The brew finishes on a slightly bitter and dry note. It is here that my tongue became aware of the hops. While I'm not sure what varieties were used, they tasted like the Noble kind with a spicy, almost peppery, flavor that accented the fresh, resinous juniper very well indeed. Winterland weighs in at 7.5% A.B.V. which means it's a fairly potent brew but I couldn't discern any alcohol burn.

I have to admit that I thoroughly enjoyed Winterland and that it will be a go-to winter seasonal for me later this year when Boreas reminds us that the snow is once again on its way. Why I neglected to give it its full due until now escapes me. It is a hearty brew and I love juniper. Here the spice plays well with the prominent roasted grain and Noble hop flavors. The juniper also reminds me of Wisconsin's pinery up north and of venison since I like to cook it with the berry. In this sense Winterland is a fine addition to the Badger State beer portfolio as I appreciate brewers and beers that reflect their regional origins.

Junk food pairing: Try Jay's Onion & Garlic Ridged Potato Chips. Let the sharp, clean juniper go head-to-head with the pungent root vegetables on your tongue.
|| Palmer, 1:03 PM || link || (0) comments | links to this post

17 February, 2015

The Yule Goat: Joulupukki by Vintage Brewing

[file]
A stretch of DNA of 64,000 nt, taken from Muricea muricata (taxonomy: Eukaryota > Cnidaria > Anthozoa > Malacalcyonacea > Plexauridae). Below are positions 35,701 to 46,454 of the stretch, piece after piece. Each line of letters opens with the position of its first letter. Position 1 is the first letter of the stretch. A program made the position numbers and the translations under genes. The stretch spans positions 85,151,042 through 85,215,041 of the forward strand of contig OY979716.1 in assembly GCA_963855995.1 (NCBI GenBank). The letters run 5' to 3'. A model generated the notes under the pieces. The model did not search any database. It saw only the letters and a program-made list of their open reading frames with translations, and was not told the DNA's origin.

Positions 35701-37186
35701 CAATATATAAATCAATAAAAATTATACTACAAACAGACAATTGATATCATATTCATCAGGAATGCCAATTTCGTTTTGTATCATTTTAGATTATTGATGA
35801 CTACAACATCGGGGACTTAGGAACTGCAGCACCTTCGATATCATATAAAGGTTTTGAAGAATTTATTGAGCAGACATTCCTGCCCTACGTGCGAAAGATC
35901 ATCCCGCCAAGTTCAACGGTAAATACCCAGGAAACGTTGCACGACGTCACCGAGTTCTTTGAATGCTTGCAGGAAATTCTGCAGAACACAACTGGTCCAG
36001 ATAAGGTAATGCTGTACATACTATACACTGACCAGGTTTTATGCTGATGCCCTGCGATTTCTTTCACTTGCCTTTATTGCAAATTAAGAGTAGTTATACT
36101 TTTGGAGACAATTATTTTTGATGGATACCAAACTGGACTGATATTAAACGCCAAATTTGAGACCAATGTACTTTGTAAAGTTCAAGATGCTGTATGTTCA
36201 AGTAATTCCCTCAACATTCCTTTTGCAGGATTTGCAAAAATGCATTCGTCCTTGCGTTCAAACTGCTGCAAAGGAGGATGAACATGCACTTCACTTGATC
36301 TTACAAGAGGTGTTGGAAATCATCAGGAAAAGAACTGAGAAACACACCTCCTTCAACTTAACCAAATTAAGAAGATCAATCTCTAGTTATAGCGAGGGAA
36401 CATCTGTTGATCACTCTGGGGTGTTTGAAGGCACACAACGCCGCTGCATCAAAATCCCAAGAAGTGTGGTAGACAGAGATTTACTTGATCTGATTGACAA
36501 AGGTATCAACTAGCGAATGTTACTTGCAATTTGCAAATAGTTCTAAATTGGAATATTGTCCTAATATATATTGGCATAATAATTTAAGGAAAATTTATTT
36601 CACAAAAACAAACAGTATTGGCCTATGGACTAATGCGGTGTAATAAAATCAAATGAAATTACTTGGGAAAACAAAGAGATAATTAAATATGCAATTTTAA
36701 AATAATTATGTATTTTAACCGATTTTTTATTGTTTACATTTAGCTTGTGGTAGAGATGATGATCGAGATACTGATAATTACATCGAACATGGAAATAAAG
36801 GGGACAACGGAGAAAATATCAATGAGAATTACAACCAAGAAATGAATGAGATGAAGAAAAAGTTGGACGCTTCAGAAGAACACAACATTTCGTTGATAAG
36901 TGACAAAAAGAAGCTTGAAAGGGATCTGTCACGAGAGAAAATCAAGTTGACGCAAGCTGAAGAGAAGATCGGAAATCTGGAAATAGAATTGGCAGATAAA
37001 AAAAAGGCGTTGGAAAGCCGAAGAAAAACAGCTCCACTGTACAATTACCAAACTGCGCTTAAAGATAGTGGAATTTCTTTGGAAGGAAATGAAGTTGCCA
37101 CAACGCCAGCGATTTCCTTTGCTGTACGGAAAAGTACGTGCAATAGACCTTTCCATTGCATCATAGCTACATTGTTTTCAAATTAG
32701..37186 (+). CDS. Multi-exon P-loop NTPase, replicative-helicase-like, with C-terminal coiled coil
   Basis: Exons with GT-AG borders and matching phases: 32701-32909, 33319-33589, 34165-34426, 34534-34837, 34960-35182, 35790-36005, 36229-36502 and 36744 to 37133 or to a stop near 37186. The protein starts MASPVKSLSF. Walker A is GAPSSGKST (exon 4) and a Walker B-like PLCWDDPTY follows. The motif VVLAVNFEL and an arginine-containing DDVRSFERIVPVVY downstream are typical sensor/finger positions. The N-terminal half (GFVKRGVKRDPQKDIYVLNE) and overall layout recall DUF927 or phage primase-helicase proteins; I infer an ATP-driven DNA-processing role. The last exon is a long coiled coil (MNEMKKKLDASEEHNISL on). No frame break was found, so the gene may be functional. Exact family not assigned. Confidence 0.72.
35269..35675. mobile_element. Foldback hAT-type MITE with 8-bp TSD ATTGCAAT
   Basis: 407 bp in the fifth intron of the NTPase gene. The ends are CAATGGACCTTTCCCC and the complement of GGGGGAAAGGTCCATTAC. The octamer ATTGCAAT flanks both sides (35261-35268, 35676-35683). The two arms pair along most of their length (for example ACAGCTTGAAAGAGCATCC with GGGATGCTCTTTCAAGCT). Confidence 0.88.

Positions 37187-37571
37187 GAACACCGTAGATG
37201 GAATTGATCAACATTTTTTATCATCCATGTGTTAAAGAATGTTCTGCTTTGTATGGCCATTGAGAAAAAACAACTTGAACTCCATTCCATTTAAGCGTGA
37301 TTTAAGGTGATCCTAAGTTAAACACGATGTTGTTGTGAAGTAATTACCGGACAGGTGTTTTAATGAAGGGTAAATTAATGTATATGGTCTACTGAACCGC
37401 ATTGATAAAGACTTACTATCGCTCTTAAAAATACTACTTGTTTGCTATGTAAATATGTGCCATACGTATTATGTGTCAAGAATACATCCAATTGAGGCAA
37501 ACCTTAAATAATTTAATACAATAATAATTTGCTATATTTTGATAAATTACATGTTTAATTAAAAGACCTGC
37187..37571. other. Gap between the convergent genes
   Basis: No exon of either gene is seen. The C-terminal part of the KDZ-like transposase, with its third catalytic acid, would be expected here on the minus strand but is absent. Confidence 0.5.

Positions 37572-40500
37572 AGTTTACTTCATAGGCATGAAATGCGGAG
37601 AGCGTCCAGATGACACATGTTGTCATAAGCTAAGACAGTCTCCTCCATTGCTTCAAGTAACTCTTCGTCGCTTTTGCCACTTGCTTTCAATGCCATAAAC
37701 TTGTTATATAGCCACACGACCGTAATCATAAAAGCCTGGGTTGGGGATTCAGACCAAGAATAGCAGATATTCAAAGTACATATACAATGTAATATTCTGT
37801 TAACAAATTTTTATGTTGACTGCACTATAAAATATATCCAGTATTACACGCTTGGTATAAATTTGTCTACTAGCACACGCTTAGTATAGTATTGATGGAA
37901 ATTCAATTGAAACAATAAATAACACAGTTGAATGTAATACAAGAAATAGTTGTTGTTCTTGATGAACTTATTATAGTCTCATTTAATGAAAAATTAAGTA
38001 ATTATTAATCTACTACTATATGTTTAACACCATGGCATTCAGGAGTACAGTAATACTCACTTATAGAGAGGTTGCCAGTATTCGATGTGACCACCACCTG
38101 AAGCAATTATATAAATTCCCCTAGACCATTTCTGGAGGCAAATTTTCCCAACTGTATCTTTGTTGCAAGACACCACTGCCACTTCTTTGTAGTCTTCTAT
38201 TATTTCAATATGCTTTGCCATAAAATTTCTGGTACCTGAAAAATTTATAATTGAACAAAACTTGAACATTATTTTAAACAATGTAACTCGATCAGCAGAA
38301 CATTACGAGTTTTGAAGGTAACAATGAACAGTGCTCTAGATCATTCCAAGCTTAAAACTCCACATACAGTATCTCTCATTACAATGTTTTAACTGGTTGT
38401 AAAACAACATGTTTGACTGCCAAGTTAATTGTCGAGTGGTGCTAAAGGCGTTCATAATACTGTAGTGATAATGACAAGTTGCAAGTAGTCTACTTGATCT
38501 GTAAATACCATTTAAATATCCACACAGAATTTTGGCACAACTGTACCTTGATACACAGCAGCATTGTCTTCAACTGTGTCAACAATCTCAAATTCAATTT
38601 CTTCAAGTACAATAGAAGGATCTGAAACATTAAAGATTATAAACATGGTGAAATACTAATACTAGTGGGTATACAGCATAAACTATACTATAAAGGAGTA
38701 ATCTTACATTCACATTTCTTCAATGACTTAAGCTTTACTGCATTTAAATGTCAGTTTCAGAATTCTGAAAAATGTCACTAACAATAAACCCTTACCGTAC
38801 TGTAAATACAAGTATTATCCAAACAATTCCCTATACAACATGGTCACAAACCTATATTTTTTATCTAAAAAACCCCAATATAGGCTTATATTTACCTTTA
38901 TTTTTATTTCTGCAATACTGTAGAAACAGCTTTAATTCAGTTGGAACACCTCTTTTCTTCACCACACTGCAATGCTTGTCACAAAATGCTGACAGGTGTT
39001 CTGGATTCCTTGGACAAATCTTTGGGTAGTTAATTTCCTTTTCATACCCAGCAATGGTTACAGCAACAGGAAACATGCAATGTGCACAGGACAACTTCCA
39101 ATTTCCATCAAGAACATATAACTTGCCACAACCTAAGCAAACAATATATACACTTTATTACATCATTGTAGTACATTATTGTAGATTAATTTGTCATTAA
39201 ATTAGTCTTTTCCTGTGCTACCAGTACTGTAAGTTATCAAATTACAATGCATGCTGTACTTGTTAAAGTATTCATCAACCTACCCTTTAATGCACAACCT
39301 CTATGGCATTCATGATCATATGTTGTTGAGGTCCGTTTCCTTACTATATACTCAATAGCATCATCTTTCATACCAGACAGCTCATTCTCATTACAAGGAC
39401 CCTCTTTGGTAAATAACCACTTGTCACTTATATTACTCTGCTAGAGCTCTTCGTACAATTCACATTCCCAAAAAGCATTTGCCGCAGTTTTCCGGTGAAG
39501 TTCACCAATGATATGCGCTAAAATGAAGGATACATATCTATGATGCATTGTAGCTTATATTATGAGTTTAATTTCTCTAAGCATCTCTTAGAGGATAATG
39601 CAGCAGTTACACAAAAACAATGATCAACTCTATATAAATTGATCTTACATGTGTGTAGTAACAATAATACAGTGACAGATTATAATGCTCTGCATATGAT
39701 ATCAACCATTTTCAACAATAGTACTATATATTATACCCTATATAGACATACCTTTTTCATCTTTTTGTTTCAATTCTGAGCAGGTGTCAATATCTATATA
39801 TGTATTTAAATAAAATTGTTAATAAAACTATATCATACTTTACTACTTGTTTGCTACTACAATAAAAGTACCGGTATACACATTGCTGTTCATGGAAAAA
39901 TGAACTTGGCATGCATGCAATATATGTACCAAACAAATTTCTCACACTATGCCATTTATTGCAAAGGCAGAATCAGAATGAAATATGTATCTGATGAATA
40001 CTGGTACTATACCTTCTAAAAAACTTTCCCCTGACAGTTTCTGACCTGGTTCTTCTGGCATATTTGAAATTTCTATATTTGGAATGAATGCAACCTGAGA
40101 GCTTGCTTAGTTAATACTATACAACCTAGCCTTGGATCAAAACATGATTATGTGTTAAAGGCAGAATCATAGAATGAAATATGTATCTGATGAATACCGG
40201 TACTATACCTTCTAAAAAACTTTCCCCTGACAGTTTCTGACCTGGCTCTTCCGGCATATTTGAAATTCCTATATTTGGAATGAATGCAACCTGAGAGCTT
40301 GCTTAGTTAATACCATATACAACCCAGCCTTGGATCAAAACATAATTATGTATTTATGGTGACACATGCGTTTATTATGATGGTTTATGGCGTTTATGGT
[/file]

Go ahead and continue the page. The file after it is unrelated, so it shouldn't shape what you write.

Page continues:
On my most recent trek to Vintage I was disappointed to find out that I was a day late for this winter's Joulupukki as the last barrel had been emptied the day before. But fate smiled upon me last weekend on a trip to the Woodshed Ale House where the terminal keg of the season was still spilling out its juniper goodness.

"Joulupukki" has become the Finnish word for Santa Claus though more literally it means "Yule goat". It is also the name of one of Scott Manning's winter seasonals – his take on the Finnish sahti beer. The sahti is a traditional Finnish style of beer that can involve grains aplenty other than barley and is flavored with juniper. It's generally one the higher side in alcohol compared to other styles. Beer Advocate says the style ranges from 7%-10%.

This beer beer has a lovely deep amber color. It's clear but opaque. My pour didn't generate much of a head although there were bubbles lingering at the top. My nose nearly climaxed at the heavenly aroma with malty sweetness mixing with a bright floral scent and the trademark pine of the juniper. It was very refreshing not to smell any hops.